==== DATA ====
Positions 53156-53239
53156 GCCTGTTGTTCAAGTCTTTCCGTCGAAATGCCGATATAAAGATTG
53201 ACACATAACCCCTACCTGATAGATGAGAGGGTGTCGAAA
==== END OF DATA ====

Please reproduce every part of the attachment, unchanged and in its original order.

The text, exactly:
Positions 53156-53239
53156 GCCTGTTGTTCAAGTCTTTCCGTCGAAATGCCGATATAAAGATTG
53201 ACACATAACCCCTACCTGATAGATGAGAGGGTGTCGAAA